Alumni Profile - Aron Meir Zuckerman (‘98-’00)
Aron Meir lives with his wife Rachel and their three children Tzvi Hirsch, Tova Gittel and Shifra Chana, ages 4, 2 and 9 months, in Boston, MA where he is a third year student at Harvard Law School, while learning at the Boston Kollel in the morning.
Aron Meir grew up in Silver Spring, MD, attending the Hebrew Academy of Greater Washington. He was followed at Shaalvim by two of his brothers, Eliezer ('03-'04) and Dani ('06 -'08), and one brother-in-law, Asher Millman ('09). After his years in Shaalvim, Aron Meir earned a BA from Yeshiva University, semicha from RIETS, learned in Yeshivas Mir Yerushalayim, in the kollel at Yeshiva Derech HaTalmud and at two community kollelim in Los Angeles. He also spent one year learning with students at YULA Boys High School and gave chaburot. His students included future Shaalvim alumni, Jared Rechnitz (‘08-'09) and Josh Golceh ('09).
What was your favorite thing in your years at Shaalvim?
The chevra. My years in Shaalvim were some of the greatest years of my life. Without a strong chevra interested in growing together in our avodat Hashem, I would not have been able to maximize my Shaalvim experience in the years that followed. We learned as chavrutot, went on tiyulim, attended tishim, spent late nights schmoozing about important (and not so important) issues, played basketball and many other activities. Ultimately the entire experience molded us and influenced us into a group interested in growing closer to the Ribbono Shel Olam. Only the strong chevra I gained in Shaalvim allowed me to maintain and facilitate further spiritual growth in all the years that followed. Today my Shaalvim chevra is spread around the globe, in Eretz Yisrael, New York, California, Florida, Massachusetts and other places, but I still count on my friends to help me continue to grow.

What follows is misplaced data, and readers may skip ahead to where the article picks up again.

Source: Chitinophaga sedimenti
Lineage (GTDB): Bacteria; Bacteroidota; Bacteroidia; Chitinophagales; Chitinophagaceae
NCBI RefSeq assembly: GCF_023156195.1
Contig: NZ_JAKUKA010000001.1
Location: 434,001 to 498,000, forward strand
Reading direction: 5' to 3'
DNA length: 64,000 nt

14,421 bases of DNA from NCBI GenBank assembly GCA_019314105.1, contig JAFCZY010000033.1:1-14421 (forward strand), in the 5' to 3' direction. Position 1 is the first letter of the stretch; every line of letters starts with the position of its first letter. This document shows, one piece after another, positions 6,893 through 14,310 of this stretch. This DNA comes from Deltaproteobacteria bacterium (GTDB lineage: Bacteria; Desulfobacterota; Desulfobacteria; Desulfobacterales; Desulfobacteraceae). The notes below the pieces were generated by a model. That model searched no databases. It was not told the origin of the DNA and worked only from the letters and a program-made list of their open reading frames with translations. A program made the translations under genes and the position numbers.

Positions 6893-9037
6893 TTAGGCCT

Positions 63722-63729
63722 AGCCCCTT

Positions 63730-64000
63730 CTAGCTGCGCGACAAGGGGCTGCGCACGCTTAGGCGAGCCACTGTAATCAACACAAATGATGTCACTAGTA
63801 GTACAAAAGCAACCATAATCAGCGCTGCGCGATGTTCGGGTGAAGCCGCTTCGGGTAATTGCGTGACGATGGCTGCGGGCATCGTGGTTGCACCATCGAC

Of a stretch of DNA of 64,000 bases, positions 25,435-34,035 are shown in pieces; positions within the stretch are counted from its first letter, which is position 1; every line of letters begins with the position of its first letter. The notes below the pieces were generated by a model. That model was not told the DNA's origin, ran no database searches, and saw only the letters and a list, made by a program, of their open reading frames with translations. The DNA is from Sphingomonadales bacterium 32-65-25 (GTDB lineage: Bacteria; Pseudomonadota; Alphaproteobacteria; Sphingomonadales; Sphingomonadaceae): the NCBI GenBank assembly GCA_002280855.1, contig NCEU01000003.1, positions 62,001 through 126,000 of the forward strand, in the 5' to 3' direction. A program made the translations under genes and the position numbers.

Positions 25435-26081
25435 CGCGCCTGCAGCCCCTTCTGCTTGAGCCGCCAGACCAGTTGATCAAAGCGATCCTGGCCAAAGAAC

What Shaalvim experience was most meaningful to your growth?
Shiur klali. I know most people reading will laugh at that, and I usually did not prepare or understand the shiur itself. However, typical of a law student, I have always enjoyed intensive discussions about politics, sports and l'havdil about important hashkafic issues. However, observing the milchamtah shel Torah between the Rosh Yeshiva, Rav Avidan, Rav Yaakovson, Rav Ganz and Rav Dudi Bagnow each week was a wholly different experience. The fact that they cared so much, argued so vehemently and sometimes insulted each other about the real pshat in the Rashba, Yerushalmi or Ketzos demonstrated to me "ki heim chayeinu v'orech yameinu". Watching the ramim argue, I learned that Talmud Torah lishma is about a continuous quest for emes that takes years of dedication and commitment, until pshat in Tosfos is worth arguing about.